The best-selling solo artist in U.S. history is a very difficult bit of trivia.
The obvious answers are all there and all wrong. Whitney Houston? Nope. Beyoncé? Nah. Kings Elvis Presley and Michael Jackson? Wrong times two. To recall who has sold more albums in America than anyone else, you have to take into account its big old empty middle. And then you have to reckon that the leader is so hard to name because his birth name is Troyal.
Troyal “Garth” Brooks has sold 136 million albums domestically, packed countless stadiums and broke the single-week sales record with a live album. But it didn’t just happen overnight. We didn’t all just decide to give Garth a level of fame that was so intense he could be recognized by a single lowercase letter. This country superstar’s massive crossover success came after a steady climb throughout the early ’90s. And that climb started 25 years ago today with Ropin’ The Wind.
Brooks had had big hits before, to be sure. In fact, signature songs “The Thunder Rolls” and “Friends In Low Places” came from his previous outing No Fences. But Wind crossed over to listeners outside the country bubble like nothing he’d released previously, becoming the first country album to debut at the top of the Billboard 200 in its history. And that was no fluke.
Where Garth’s self-titled debut and Fences toed the company line and lit chaw-scented candles at the altar of George Strait, Wind was the first album where the tag of “country pop” seemed like it was written backwards. Take, for example, “Rodeo.”
The fiddles and Chris LeDoux tapes have been completely excised, replaced with an electric guitar and a keyboard that wouldn’t sound out of place in Stevie Wonder‘s run of ’70s studio wizardry. Brooks makes up for the lack of country instrumentation with his lyrics, filling in the down-home Scantron bubbles with “broncs and the blood” and “steers in the mud,” but there’s no denying that this track is filled with more pop leanings and outright slickness than even the most forward-thinking Music Row Countrypolitan could have cooked up.
To say that Brooks was sneaking pop music craftsmanship to the Cracker Barrel crowd doesn’t give him enough credit. Garth knew exactly what he was doing and what he wanted to be. Though an “Aw shucks” modesty is practically required of big-name country stars, a run through Ropin’ reveals Brooks’ world-conquering aspirations.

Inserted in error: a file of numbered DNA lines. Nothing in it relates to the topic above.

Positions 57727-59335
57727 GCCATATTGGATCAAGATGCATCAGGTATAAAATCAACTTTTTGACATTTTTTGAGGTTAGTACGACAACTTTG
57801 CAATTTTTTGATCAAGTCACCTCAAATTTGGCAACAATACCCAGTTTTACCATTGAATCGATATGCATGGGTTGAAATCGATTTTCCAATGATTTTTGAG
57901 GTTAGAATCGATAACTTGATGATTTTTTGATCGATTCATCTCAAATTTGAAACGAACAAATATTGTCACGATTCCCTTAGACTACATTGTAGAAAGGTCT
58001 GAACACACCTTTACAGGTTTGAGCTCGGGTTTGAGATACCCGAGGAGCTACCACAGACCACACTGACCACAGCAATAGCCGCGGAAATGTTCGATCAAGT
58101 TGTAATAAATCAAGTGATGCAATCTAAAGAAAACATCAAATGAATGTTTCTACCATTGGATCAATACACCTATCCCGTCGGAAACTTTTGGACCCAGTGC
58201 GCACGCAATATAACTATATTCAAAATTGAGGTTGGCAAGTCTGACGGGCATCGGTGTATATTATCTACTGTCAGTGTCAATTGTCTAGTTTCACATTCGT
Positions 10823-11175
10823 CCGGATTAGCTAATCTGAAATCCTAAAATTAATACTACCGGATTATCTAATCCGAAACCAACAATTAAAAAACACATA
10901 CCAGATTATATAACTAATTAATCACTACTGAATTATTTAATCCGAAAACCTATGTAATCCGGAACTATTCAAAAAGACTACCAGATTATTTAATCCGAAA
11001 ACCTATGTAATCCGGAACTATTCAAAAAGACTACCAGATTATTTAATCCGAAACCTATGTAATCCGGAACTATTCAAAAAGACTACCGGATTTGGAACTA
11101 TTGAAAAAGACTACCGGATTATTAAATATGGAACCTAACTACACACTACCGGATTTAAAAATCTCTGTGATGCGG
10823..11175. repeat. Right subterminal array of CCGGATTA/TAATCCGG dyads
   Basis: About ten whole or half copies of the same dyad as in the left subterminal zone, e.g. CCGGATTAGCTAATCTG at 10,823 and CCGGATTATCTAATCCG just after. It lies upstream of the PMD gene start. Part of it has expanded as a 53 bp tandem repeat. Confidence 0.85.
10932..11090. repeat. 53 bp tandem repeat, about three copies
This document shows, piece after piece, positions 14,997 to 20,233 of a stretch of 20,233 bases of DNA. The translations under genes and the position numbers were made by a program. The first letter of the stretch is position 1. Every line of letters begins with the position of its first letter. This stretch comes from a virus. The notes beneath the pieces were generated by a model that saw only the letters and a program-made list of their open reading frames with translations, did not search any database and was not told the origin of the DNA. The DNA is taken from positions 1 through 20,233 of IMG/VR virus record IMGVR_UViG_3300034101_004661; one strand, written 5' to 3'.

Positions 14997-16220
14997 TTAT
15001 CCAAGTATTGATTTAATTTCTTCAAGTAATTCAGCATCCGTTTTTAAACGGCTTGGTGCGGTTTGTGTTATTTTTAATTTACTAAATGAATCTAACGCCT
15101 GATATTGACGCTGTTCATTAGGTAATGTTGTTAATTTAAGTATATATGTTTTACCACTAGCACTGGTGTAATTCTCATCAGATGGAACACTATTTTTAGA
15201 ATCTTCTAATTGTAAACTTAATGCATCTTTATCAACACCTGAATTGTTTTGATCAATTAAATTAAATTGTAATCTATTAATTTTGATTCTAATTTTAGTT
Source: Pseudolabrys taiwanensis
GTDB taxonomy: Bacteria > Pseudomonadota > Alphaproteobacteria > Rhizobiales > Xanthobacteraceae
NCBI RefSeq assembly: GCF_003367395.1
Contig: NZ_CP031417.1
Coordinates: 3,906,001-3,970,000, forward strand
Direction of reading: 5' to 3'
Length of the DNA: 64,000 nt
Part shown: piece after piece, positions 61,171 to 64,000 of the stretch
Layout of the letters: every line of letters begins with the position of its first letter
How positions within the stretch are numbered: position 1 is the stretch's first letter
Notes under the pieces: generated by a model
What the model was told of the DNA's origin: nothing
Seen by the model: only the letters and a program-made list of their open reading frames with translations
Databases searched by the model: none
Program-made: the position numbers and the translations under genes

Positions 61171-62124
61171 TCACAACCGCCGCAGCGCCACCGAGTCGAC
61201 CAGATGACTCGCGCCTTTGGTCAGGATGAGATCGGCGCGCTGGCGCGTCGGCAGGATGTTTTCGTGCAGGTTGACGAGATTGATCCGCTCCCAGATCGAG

“The River” — the track that closes the album — is a winding bit of New Age-y, piano balladry. It turns the idea of chasing your dreams into a vision quest of navigating a tumultuous waterway and ends in a chanted mantra. It’s incredibly on-the-pulse for a nation that would make hits out of an album of Gregorian chanting and a Billy Joel song literally called “River Of Dreams” just a few years later.
And surprisingly, that’s not the only Billy Joel connection this album has — this record contains one cover song. Where previous country pop stars would take the chance to cover a honky-tonk legend and prove they’re still connected to the culture, Brooks rejiggered a song from the Piano Man himself. “Shameless” telegraphed Brooks’ desire for superstardom more than anything he’s done before or since. It did the seemingly impossible and made a Billy Joel song bigger, adding in a full choir and giving the listener a sense that a fleet of jets are about to fly overhead at any minute. It’s clear that Brooks wanted to play to the same sort of stadiums that Joel does. 1991 Garth would have taken an MSG residency in a heartbeat.
There are still plenty of country purists out there who will give you side-eye for admitting a love of Garth Brooks, who see in his massive pop radio overtures on Ropin’ the seeds of bro-country and country radio’s current funk. Those people are wrong. Brooks’ gestures toward the mainstream were the cornerstone of one of the most wildly successful and artistically ambitious periods in country music’s history, especially outside of its typical Southern stronghold. Brooks’ work on Ropin’ led directly to the live broadcast specials, the massive shows in Central Park and the countless broken sales records.
Hank wouldn’t have done it this way, but Hank never somersaulted over 60,000 people from a trapeze over Texas Stadium, so maybe we should stop worrying about what some ghost wants.
Garth hadn’t yet left the rest of canon behind and burned the traditionalist rulebook on Ropin’ The Wind — songs like “Against The Grain” and “We Bury The Hatchet” are still straight-up twanging stompers — but this 11-song collection is definitely the sound of him lighting the match. Twenty-five years later that fire is still burning.